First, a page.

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Saddest sound in the wilderness?

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  • Saddest sound in the wilderness?

    Saddest sound in the wilderness?

  • #2
    Some fella gets stuck on a ol' logging road right under your tree stand!

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    • #3
      The last three days I have had to listen to a lone goose crying for its mate. A very distinctive and forlorn (almost frantic) call. Heartbreaking. Sadly, they are almost impossible to decoy. Only shooting I would have had today was a pair that quietly slipped by for a very close look at my deeks. But I didn't see them in time to get set up well. If I can't get good shots to take both I won't shoot. Guess I'm getting old.

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      • #4
        A Mourning Dove without it's mate. Very solemn.

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        • #5
          Wet farts in white camo.

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          • #6
            I was bow hunting and I shot a doe. I dragged her out in the middle of a field and gutted her. I didn’t want to stink up my deer stand area with a smelly gut pile. I noticed she still had a lot of milk but I never saw any fawns.

            The next two days hunting that same tree stand a little spotted fawn was walking around calling for its mother. The fawn must have been born late and was still milking. I felt horrible knowing I caused that little fawn to suffer and maybe die of hunger. That was the worst sound I ever heard and I will never shoot a doe during the early bow season.

            It still haunts me telling you guys the story.

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            • #7
              I'm with Gary. Fawns crying for their mother is pretty sad.

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              • #8
                I was walking through the oak brush and heard something big with padded feet (lion or bear) running by us followed by a fawn balling....thought about doing something but I figured it was too late and it's just the circle of life...still a sad sound though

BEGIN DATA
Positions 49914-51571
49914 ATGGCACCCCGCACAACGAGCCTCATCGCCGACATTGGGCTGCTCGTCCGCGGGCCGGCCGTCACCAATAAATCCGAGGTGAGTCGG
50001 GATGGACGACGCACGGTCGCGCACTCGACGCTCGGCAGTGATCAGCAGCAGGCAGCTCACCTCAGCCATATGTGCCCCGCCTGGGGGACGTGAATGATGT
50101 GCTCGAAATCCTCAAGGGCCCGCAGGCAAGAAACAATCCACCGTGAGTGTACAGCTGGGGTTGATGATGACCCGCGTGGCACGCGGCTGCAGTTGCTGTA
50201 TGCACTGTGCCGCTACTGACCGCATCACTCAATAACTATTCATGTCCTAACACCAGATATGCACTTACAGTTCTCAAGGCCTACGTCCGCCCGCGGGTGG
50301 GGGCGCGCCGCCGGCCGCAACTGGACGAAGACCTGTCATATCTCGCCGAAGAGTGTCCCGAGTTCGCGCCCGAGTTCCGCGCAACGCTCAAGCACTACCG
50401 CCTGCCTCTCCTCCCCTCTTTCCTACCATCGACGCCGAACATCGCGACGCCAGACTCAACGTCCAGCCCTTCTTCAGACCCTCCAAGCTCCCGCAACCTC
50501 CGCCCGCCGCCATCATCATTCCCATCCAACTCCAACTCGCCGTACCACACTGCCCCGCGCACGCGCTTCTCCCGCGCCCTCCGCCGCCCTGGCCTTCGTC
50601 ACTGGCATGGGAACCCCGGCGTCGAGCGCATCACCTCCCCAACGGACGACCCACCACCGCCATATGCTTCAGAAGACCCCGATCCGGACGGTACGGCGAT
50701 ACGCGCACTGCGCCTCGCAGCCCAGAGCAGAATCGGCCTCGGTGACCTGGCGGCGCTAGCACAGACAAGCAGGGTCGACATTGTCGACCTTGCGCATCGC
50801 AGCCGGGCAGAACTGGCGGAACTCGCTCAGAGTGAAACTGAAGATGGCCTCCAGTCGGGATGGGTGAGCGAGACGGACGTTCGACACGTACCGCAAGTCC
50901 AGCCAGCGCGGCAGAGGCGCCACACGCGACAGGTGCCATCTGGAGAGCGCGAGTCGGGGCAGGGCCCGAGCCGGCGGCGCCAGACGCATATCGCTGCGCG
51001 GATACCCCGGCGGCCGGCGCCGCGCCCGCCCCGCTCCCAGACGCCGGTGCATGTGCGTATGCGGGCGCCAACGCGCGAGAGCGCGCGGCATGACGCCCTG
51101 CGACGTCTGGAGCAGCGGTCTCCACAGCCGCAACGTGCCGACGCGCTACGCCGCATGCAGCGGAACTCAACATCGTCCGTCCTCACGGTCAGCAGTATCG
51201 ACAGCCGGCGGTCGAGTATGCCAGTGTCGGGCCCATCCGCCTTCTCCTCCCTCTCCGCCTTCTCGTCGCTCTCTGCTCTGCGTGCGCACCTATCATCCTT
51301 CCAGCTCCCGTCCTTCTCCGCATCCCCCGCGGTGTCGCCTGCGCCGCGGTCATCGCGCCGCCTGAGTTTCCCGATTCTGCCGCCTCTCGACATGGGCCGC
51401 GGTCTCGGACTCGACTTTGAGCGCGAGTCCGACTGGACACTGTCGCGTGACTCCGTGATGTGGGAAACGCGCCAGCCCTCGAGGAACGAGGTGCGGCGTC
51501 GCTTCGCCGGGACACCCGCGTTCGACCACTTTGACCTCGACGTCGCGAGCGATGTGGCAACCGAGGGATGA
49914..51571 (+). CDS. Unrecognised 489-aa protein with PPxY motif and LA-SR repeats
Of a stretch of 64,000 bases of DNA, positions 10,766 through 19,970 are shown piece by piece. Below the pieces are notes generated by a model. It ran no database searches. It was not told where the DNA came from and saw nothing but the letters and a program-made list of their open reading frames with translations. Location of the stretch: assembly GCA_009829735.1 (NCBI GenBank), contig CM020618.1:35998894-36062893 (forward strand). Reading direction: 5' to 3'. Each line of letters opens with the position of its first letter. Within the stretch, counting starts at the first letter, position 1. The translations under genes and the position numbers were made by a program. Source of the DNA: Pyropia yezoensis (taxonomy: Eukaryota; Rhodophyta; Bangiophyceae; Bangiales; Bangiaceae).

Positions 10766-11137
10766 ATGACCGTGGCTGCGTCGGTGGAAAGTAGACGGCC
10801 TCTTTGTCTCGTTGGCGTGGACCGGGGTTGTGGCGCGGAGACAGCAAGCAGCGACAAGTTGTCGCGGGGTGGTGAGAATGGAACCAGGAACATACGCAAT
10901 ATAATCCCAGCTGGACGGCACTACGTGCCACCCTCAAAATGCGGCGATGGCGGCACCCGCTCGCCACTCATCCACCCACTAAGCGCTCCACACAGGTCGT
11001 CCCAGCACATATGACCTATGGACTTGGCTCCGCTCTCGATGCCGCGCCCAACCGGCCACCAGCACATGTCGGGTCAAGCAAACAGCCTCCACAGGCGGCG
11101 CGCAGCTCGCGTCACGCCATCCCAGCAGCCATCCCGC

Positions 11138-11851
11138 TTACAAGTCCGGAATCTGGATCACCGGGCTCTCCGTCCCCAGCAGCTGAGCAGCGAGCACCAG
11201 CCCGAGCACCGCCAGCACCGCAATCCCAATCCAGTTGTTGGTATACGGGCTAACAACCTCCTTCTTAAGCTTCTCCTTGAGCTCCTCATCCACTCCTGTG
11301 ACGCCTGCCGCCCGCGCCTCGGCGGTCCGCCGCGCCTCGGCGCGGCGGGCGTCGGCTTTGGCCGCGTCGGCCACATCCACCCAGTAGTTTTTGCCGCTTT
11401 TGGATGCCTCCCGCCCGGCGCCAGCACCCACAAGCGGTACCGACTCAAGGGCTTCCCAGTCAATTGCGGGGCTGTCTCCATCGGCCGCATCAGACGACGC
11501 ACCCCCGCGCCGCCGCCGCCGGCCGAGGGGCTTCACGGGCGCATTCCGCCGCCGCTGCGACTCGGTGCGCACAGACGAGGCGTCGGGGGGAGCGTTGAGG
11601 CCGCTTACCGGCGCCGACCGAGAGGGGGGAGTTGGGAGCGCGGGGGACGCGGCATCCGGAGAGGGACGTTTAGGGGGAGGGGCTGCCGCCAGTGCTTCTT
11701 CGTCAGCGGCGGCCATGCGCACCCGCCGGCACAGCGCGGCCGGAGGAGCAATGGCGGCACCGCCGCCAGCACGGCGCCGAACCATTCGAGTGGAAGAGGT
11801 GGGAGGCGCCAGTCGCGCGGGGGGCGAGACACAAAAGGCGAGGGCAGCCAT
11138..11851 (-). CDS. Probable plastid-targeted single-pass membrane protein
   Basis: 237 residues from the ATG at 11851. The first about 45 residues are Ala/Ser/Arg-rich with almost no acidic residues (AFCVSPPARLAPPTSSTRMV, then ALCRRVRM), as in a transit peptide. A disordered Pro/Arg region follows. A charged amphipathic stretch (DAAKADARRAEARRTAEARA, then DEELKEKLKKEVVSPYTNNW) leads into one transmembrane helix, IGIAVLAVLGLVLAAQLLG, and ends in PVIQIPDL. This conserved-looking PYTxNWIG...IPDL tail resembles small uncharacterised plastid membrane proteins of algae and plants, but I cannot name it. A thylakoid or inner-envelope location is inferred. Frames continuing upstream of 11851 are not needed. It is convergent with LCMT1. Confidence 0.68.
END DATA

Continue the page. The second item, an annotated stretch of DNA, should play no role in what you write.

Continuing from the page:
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                • #9
                  Precisely why I never shoot does... You can bet that spotted fawn did not make it without its mother. Also make sure a cow elk does not have a calf with her.

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                  • #10
                    A mourning dove in the early hours sounds pretty forlorn.

                    A calling loon does as well.

                    I always hated to hear the sound of the creek on my hunting ground on the last night of the hunt. I sit on the same log and let the sun go down around me, not really hunting any more, but saying goodbye for another year. I'm afraid that I may not be able to return the next year, due to all the things that can happen in a year's time beyond our control. I'm both comforted to know that the creek will keep flowing throughout the year, and sad that I won't be there to listen. I hope I'll be able to share that with my boys some cool November.

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                    • #11
                      Whitetail/muley fawns and elk calves are easily taken up by other does/cows. The adopted mothers may or may not nurse the orphans but they don't have any problems looking after them and "looking after" is essential to their survival, not nursing. Calves/fawns are in the process of being weaned by the time hunting season opens so they should be able to make it through the winter fairly well.

                      A calf moose, on the other hand, is pretty much done for if its mother gets killed. Moose are solitary animals and another cow will not care for the orphan. Moose calves also require a lot of looking after. A cow moose will usually take two years, and sometimes three, to raise her calf.

                      An orphaned fawn antelope usually has a pretty good chance of survival because they are typically a heard animal. Safety in numbers.

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                      • #12
                        OH,I too, have seen a lone goose looking and calling for its mate, and it's not the same as other calls. I hunt a lot of public marshes and the last lost goose I saw was killed by a long shot by some fella with what sounded like a 10 gauge. That goose was circling and calling for over an hour.On another note, in our part of NY, the fawns are all brown and good size when shotgun/rifle season opens, but some does still have milk in them. Most female fawns have a twin, while the button bucks are mostly alone. Their bleat is sad and unmistakable.

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                        • #13
                          The saddest sound I can think of is last year when I was gutting a doe I had shot. I know more had gotten the chest opened up and the unthinkable happened. I heard that stomach turning noise of the poop sack being sliced open...

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                          • #14
                            Witnessed a gray squirrel get preyed on by an owl. It's mate or another squirrel it had contact with cried for over an hour. Never heard the same sound omitted since.

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